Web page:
The word ‘paparazzo’ has made its way into the international vocabulary, but its etymology is surrounded by an aura of mystery. Writer Ennio Flaiano, who was one of the scriptwriters on “La Dolce Vita”, revealed that Fellini and he decided to give that funny name to Walter Santesso’s character in the movie by mangling the last name of Coriolano Paparazzo, a hotel owner in an early-1900s’ novel by George Gissing.
However, according to legend, the true inspiration for the movie’s character was Tazio Secchiaroli, who had told Fellini about his misadventures as a professional photographer and reporter, making a living between stakeouts and fights with furious celebrities, mad scurries on foot or on his Lambretta, running to save his photographs.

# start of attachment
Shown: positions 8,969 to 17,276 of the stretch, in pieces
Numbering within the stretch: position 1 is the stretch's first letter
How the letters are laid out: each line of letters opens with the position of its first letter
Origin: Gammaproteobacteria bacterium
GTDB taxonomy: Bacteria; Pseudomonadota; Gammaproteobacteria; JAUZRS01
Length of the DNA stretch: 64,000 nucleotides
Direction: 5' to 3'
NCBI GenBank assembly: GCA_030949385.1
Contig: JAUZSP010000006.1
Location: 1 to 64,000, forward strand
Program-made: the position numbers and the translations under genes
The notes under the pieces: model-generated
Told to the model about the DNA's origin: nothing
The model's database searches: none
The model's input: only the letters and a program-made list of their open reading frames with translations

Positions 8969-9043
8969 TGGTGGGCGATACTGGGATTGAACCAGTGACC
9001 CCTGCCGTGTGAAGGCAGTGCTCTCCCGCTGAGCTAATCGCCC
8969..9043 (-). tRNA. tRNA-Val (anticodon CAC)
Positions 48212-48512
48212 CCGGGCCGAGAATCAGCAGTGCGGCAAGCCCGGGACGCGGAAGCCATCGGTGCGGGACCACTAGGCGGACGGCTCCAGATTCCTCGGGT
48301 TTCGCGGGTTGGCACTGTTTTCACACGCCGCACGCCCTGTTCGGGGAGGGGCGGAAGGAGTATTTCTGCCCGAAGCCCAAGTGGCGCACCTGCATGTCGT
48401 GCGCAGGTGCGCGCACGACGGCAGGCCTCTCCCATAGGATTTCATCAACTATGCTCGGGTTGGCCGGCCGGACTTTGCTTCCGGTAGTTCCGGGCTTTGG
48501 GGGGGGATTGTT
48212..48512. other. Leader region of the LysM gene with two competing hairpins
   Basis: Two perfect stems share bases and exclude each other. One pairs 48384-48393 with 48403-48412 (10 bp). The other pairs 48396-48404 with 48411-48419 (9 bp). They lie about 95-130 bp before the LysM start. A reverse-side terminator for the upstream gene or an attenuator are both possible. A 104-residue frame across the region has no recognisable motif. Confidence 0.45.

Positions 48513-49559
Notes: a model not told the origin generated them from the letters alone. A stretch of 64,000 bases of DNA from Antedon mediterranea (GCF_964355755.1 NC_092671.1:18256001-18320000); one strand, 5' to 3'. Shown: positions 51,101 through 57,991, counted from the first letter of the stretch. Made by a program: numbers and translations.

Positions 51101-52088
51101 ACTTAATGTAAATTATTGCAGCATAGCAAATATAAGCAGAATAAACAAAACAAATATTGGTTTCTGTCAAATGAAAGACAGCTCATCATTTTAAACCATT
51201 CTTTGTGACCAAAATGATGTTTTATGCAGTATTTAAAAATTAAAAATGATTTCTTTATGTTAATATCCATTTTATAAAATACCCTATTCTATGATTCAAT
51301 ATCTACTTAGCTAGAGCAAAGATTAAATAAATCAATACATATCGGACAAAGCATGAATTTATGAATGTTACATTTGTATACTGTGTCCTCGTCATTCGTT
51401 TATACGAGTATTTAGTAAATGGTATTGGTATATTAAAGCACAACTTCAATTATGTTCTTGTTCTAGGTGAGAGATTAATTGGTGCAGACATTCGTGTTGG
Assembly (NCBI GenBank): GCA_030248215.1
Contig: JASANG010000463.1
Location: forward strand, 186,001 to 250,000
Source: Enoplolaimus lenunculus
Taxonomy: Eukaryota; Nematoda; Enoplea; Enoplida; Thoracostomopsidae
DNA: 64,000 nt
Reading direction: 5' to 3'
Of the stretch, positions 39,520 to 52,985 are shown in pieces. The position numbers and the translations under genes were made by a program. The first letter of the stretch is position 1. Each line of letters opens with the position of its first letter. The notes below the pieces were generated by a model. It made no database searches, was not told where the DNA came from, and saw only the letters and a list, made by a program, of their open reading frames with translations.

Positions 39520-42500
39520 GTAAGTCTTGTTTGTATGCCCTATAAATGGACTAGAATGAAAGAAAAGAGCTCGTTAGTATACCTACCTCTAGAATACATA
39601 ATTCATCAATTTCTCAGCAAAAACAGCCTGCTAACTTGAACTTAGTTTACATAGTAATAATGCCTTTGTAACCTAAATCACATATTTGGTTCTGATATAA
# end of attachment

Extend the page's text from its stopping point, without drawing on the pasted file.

This archetypical ‘paparazzo’ was born in 1925 in Rome’s working-class district of Centocelle. Through his work, he was able to tell a wide range of stories: the wild nightlife on Via Veneto, the capital’s hotspot where he was able to catch a glimpse of Walter Chiari, Ava Gardner, Anita Ekberg, King Faruq of Egypt, and many other VIPs; but also scenes from the Italian Parliament, poverty in the outskirts of Rome, the pilgrims at the 1950 Jubilee, and much more.
Secchiaroli always kept in touch with the world of cinema, and not only by “running into” its protagonists. After 1960, he became a trusted companion to many of them – including Fellini himself and Marcello Mastroianni – accompanying some in the streets and on set. He was Sophia Loren’s personal photographer for twenty years.
Here are some of the silver screen stars he portrayed at the height of his career.